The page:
Seven Democratic congressmen (including Senator Elizabeth Warren from Massachusetts) have sent an open letter (text here) to the Department of Education asking them to clarify what qualifies as an “undue hardship” that should result in a debtor getting a discharge of student loan debt.
As a bit of background, in order to discharge student loans in a bankruptcy case, debtors must prove (in a lawsuit) that the loans are causing an undue hardship in their financial life. Courts across the country have struggled to determine how that phrase should be interpreted, in the process coming up with all kinds of contradictory definitions.
According to student loan lawyer Josh Cohen, the congressional leaders behind the request are asking the Department of Education for a definition of undue hardship whenever a debtor receives SSDI, has a military service related injury that prevents employment, has income from only Social Security or retirement funds that does not exceed twice the poverty guidelines, cares for an elderly or disabled family member and earns less than twice the poverty guideline, or has a record of earning less than 175% of the poverty guidelines for the past five consecutive years.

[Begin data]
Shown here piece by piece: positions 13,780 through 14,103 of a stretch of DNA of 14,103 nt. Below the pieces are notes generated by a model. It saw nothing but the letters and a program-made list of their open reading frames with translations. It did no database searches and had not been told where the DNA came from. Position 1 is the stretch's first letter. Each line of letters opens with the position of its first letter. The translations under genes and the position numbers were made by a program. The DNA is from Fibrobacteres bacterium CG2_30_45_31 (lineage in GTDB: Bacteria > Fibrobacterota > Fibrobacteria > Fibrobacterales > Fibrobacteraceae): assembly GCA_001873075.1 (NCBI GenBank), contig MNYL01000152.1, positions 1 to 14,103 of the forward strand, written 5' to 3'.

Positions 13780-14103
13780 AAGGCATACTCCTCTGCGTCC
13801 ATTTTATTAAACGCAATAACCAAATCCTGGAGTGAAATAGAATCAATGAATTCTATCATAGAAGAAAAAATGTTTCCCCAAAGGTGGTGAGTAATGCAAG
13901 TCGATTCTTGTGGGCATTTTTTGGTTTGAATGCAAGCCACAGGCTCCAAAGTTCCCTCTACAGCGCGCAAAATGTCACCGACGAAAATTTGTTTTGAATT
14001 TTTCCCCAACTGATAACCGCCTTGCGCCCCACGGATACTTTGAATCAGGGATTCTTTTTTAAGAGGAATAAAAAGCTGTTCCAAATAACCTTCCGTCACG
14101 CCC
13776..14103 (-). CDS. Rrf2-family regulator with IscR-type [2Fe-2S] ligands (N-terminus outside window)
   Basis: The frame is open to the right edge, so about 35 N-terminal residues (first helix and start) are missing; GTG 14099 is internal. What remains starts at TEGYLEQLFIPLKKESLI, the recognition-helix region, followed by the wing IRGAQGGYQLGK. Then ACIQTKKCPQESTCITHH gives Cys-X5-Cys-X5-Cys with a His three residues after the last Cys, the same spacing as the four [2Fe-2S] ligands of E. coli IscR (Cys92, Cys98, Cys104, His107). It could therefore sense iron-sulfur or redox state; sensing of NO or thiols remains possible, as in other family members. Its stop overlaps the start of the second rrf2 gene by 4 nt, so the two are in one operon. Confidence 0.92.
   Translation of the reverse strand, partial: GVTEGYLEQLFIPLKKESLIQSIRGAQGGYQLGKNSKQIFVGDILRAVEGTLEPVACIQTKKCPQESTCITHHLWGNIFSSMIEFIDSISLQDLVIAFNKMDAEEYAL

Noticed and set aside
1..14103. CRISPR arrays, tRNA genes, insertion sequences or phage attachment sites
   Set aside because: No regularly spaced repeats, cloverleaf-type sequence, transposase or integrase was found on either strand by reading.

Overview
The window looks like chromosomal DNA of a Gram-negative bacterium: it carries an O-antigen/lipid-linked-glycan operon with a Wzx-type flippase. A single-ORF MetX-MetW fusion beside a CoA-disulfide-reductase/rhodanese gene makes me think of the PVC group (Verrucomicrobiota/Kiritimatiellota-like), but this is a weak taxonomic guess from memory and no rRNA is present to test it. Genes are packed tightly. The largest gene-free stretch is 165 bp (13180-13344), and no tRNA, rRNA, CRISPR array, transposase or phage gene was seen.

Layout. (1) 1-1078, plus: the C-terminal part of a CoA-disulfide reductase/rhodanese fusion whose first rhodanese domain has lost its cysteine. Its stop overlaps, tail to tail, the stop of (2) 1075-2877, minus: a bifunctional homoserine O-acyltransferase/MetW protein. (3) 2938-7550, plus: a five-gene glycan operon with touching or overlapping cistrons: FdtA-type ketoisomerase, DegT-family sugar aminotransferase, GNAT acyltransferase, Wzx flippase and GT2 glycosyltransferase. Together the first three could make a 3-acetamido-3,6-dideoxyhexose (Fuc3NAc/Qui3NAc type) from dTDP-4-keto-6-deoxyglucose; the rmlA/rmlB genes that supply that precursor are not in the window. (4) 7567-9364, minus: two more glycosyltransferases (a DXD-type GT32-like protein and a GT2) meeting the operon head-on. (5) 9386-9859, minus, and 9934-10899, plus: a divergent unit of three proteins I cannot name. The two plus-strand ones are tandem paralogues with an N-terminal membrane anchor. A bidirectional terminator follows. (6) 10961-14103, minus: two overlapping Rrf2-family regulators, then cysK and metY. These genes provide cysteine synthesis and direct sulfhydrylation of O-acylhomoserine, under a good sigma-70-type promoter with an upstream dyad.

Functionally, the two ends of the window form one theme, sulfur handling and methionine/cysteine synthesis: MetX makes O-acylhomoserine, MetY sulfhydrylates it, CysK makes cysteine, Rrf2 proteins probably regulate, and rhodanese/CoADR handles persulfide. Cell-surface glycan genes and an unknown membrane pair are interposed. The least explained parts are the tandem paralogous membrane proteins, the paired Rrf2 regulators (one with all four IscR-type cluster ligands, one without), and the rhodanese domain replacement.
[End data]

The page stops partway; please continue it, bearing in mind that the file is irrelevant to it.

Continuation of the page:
While any improvement on the student loan collection scene would be most welcome, the uncertainty here is how much influence the Department of Education (an administrative agency in the executive branch of government) would have with the bankruptcy court system (part of the judicial branch). Stay tuned.